The sync header is a 2-bit unscrambled value at the beginning of each block, the contents of which are interpreted to decode a single sync transition bit. These bits must be either a 0-1 sequence to indicate a logic 1 or a 1-0 sequence to indicate a logic 0. Table 1 enumerates the sync header sync transition bit values.

The 64b/80b block format is illustrated in Figure 2. In addition to the eight octets of sample data and the two sync header bits, there are two fill bits placed in between each of the octets. The values of the fill bits are determined by a 17-bit PRBS sequence to reduce spurs and ensure an appropriate number of data transitions to maintain dc balance. The unscrambled fill bits are inserted into the block after the sample data has been scrambled.

Figure 2. 64b/80b block format example for LMFS =, N = N’ = 16.

The 64b/80b option was provided to retain the same clock ratios as 8b/10b, which helps simplify the phase-locked loop (PLL) design while also minimizing spurs. This scheme would be preferred over 8b/10b in applications that want to use forward error correction or take advantage of the other functions provided by the sync word, which will be discussed shortly.

Multiblocks (MB) and Extended Multiblocks (EMB)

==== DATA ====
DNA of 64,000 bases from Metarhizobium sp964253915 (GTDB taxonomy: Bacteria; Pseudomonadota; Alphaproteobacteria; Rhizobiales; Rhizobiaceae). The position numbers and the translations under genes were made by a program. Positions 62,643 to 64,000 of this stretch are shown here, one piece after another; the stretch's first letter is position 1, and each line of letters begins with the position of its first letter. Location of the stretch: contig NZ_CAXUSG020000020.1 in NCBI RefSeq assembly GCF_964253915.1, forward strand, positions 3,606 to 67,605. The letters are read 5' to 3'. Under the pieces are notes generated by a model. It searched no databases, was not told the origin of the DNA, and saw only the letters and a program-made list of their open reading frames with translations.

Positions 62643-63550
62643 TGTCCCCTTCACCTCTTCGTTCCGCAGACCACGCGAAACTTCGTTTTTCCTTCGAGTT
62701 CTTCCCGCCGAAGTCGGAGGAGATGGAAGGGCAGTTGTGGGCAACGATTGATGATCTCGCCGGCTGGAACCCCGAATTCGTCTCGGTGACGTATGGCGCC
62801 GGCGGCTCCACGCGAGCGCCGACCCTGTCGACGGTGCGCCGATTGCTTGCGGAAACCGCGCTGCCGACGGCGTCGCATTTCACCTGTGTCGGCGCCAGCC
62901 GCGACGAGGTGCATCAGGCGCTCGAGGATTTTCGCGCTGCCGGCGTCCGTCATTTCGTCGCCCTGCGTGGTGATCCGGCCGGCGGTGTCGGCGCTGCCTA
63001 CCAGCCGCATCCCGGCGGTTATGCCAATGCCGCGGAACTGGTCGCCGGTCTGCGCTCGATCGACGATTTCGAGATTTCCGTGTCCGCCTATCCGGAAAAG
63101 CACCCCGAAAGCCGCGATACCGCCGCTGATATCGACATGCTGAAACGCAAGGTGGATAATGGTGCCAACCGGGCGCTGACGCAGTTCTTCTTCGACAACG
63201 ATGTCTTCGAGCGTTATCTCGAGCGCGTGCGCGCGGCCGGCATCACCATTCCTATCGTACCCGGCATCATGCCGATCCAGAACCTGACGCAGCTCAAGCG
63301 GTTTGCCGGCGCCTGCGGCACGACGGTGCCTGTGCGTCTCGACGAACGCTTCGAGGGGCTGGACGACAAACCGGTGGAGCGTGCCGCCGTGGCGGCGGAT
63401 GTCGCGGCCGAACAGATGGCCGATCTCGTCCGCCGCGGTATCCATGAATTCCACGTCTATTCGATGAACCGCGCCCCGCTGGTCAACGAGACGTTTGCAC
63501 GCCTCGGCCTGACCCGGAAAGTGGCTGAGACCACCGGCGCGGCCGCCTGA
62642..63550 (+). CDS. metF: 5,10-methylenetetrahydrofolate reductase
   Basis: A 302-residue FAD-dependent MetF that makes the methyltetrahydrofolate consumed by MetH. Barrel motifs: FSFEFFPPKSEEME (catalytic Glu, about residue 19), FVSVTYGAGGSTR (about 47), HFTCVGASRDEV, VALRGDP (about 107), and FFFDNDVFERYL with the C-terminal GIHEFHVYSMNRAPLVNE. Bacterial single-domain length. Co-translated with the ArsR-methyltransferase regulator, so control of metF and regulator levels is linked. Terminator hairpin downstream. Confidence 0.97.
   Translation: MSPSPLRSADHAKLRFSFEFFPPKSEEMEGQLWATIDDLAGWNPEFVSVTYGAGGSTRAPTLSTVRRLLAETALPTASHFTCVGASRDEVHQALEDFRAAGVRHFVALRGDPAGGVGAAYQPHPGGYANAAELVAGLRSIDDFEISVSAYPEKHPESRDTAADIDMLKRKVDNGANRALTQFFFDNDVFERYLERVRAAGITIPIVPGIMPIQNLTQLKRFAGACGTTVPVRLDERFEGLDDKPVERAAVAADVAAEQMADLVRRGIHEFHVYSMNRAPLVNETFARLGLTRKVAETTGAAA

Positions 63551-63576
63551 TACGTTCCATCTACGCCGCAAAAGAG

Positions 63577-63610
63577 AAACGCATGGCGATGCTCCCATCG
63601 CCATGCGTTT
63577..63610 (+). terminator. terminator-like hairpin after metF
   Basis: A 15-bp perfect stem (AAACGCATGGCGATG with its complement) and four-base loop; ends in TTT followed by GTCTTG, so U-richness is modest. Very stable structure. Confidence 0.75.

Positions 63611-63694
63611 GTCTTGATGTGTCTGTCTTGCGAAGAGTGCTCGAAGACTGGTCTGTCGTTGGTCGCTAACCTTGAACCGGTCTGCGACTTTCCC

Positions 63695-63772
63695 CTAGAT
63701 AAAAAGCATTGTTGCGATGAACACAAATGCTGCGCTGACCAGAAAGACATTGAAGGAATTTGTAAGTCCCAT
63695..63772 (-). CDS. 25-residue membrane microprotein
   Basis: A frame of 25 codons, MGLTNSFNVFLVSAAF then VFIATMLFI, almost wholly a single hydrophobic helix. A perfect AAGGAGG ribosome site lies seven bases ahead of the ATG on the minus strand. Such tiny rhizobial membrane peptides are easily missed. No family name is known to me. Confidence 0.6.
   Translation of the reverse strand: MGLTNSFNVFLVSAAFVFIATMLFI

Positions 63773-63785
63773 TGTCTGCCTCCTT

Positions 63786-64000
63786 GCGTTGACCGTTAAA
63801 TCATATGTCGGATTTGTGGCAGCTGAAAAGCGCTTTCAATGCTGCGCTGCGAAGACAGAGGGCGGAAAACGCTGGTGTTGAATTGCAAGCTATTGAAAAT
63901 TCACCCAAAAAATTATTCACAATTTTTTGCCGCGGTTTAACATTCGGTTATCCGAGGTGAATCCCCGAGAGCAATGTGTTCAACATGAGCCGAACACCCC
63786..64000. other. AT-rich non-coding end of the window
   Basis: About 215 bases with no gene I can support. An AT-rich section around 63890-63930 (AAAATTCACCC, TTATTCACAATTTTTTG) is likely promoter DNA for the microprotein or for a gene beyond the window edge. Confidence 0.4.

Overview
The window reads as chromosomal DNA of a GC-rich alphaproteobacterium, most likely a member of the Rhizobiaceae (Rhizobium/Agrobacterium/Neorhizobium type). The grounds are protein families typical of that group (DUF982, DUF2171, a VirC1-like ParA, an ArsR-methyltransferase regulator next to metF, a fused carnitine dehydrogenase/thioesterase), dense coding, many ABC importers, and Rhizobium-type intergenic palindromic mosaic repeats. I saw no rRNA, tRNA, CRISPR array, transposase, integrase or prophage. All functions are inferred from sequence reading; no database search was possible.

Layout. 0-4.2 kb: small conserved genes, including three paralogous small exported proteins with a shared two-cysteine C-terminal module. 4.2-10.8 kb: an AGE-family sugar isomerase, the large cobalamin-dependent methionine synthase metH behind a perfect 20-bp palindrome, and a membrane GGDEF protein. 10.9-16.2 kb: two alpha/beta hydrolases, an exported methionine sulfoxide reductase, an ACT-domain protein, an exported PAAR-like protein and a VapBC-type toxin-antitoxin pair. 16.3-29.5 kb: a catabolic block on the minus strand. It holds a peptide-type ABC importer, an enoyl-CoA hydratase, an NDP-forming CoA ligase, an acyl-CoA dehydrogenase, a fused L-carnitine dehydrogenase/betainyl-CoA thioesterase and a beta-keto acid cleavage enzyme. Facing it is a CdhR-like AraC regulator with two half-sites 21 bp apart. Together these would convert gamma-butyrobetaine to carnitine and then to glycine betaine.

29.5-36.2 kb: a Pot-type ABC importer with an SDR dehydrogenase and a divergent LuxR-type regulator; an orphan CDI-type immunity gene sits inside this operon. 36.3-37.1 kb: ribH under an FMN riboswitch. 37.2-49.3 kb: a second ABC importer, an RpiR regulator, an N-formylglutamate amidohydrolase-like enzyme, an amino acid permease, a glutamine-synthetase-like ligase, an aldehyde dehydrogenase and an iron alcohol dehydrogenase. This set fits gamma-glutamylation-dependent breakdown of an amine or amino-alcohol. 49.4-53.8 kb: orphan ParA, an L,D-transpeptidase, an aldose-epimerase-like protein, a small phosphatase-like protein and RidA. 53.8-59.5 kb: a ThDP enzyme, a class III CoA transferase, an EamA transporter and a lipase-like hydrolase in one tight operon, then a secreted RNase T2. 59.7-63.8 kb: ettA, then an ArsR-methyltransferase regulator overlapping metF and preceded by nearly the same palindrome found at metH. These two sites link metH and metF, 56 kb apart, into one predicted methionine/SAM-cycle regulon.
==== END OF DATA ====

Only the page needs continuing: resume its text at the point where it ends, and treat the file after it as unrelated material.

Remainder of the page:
There are 32 blocks in a JESD204C multiblock. The 32 sync transition bits in each multiblock make up a 32-bit sync-word. These will be discussed in more detail later. An extended multiblock is a container of E multiblocks and must contain an integer number of frames. E > 1 is required when a multiframe does not contain an integer number of frames. The format of the multiblock and extended multiblock are illustrated in Figure 3.

 Figure 3. JESD204C multiblock and extended multiblock format.

A multiblock is either 2112 (32×66) or 2560 (32×80) bits depending on which 64-bit encoding scheme is used. For most implementations and configurations, an extended multiblock will be just one multiblock. The E parameter is introduced in JESD204C and determines the number of multiblocks in the extended multiblock. The default value for E is 1. As implied above, E > 1 is required for configurations where the number of octets in the frame, F, is not a power of two. The equation for E is: E = LCM(F, 256)/256. These configurations are typically preferred when transmitting 12-bit samples and N’ is set to 12 to maximize bandwidth efficiency in the link. This requirement ensures that the EMB boundary coincides with a frame boundary.